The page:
glassdoorDuring the last couple of years, a website called “Glassdoor” has steadily garnered more credibility as a Yelp-like resource for job seekers, as well as a recruiting arm for employers. The former is what really drives attention to the site because you can easily search for information about average salaries, benefits, and CEO approval ratings at almost any company you can imagine.  The information is supplied by current and former employees and can be quite illuminating when formulating an opinion about a particular company.

For example, Walmart has been reviewed more than 8,700 times on Glassdoor, with 44 percent of reviewers recommending the retail giant as an employer, 47 percent approving of the CEO, and 31 percent having a positive business outlook about the company. Walmart’s overall rating: 2.8 stars out of five.

And then there is Facebook, which has an overall rating of 4.5 stars, with 89 percent of reviewers recommending the company as an employer, and a staggering CEO approval rating of 96 percent. Not sure about you, but if I had to pick one of these employers simply based on Glassdoor reviews, I’d go with Walmart. Not.

The point is, Glassdoor has become a powerful force in shaping a company’s online reputation, and it is not only job seekers who are leveraging the information – try customers, potential business partners, and, yes, investors. Think about the implications of a publicly traded company growing like gangbusters and then a former or even existing employee posts some sort of harrowing tale about the sausage being made.  So now what?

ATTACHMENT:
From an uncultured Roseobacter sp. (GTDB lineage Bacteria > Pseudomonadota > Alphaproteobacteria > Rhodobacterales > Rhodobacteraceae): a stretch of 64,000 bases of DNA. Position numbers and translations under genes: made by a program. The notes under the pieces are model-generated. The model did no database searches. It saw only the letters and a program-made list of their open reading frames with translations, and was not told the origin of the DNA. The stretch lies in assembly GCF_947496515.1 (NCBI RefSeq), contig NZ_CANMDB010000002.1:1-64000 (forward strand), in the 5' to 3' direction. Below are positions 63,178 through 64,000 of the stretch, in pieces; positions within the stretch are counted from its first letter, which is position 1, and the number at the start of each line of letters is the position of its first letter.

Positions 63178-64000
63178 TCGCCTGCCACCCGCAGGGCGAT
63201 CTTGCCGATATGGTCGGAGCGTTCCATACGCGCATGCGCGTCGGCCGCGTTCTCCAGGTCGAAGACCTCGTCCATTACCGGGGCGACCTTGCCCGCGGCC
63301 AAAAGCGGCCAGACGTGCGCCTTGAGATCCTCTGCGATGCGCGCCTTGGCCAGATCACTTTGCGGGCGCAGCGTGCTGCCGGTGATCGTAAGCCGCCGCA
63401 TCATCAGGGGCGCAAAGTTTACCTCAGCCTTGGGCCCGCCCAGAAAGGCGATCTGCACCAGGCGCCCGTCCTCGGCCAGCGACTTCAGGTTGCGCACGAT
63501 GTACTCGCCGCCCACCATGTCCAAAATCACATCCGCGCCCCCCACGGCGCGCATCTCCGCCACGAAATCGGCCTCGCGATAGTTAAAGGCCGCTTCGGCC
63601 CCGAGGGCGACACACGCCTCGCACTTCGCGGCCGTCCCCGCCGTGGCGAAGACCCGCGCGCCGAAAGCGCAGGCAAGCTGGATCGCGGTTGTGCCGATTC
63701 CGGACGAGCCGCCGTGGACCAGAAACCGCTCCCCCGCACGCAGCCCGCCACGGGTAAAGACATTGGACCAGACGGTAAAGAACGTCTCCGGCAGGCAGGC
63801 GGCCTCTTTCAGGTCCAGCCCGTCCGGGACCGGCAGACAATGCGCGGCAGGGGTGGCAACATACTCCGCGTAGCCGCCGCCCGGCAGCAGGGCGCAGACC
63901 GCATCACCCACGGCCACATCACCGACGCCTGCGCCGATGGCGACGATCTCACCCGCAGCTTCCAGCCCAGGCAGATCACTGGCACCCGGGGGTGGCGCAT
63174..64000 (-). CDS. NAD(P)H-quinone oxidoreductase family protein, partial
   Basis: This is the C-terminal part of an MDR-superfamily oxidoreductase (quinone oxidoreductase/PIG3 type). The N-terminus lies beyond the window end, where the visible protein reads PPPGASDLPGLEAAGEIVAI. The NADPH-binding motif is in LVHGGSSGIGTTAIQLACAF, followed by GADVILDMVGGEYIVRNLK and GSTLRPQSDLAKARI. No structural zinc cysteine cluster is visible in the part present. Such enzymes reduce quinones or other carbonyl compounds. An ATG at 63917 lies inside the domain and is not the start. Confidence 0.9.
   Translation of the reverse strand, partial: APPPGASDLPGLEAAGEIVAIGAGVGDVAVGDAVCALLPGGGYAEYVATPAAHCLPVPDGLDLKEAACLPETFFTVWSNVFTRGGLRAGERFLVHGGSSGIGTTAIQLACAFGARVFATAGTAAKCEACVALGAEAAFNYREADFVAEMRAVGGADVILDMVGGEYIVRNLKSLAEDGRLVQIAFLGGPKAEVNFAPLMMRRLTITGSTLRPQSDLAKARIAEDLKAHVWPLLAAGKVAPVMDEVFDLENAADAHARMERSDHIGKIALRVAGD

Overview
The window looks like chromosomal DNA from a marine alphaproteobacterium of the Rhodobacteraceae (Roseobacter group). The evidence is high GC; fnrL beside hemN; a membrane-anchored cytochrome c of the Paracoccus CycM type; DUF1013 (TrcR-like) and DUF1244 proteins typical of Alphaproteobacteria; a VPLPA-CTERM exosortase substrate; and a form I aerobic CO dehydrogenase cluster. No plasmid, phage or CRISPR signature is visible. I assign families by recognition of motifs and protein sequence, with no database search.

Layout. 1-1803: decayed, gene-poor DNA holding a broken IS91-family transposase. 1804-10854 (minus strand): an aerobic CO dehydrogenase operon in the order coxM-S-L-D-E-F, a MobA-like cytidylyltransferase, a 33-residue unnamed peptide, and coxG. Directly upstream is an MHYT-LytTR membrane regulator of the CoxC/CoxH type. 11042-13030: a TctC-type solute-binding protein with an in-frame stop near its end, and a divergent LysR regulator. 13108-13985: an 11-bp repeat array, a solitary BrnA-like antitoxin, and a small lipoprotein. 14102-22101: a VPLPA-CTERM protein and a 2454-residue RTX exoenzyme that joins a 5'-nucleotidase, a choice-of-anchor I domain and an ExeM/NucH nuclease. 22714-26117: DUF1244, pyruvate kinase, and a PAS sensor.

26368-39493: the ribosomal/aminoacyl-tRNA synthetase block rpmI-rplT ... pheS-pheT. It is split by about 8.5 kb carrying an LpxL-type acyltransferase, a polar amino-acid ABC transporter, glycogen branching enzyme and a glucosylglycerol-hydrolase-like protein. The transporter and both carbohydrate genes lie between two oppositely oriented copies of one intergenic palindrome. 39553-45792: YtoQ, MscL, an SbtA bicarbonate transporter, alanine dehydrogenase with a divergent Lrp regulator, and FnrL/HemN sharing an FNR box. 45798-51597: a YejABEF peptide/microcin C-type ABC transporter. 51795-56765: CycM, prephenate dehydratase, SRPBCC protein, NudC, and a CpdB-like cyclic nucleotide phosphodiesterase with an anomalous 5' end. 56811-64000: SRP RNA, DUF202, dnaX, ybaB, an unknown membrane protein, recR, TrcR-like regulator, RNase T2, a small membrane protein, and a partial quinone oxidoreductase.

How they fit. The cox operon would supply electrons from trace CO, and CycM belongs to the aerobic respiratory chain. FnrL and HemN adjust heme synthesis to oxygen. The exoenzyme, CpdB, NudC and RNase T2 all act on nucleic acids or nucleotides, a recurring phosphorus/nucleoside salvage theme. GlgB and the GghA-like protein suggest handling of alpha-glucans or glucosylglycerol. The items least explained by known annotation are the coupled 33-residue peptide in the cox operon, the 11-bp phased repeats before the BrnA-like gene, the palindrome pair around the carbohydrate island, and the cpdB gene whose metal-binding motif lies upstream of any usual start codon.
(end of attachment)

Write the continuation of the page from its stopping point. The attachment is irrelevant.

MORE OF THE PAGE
You call PondelWilkinson. OK, maybe that sounds too self-serving.  Yes, we can help put together a communications strategy on how best to deal with errant Glassdoor reviews, but more importantly, companies cannot ignore Glassdoor.  For good or for worse, it is shaping reputations faster than a viral video of a laughing snowy owl.  And it is not going away.  As of last month, Glassdoor had more than 6.5 million company reviews.

Quick tips for dealing with Glassdoor:

  • For starters, take a look at what people are saying about your company. Some of the information may be constructive and some of it, complete rubbish. Glassdoor apparently reviews all content before it is posted, but if something looks completely off, you should contact the site immediately.
  • Consider engaging in the conversation. Companies are able to respond to what is being said about them, but be forewarned, this could be a slippery slope once a precedent is set that you will actually engage with folks.
  • If you feel positive about your company and you know others do, too, post away and drive your company’s ratings up.

Interestingly, Glassdoor does profile itself on the site. The company has an overall rating of 4.7 stars, and CEO Robert Hohman’s approval rating is 98 percent.

Guess Mark Zuckerberg has some competition.

– Evan Pondel, epondel@pondel.com

Here’s Lookin’ Atchya

“Yorp photou don’t want to hear from us, since nothing good is going to come out of it.”

If those sound like fightin’ words, they are. They were spoken by Jay D. Hanson, one of five members leading the Public Company Accounting Oversight Board (PCAOB), www.pcaobus.org, affectionately referred to in corporate circles as “Peek-a-Boo.”   Like in “Peek-a-boo, I see you.”

Hanson spoke recently to an almost standing-room-only crowd at a half-day conference for audit committee members and CFOs of publicly traded companies, sponsored by PondelWilkinson in conjunction with the University of California, Irvine.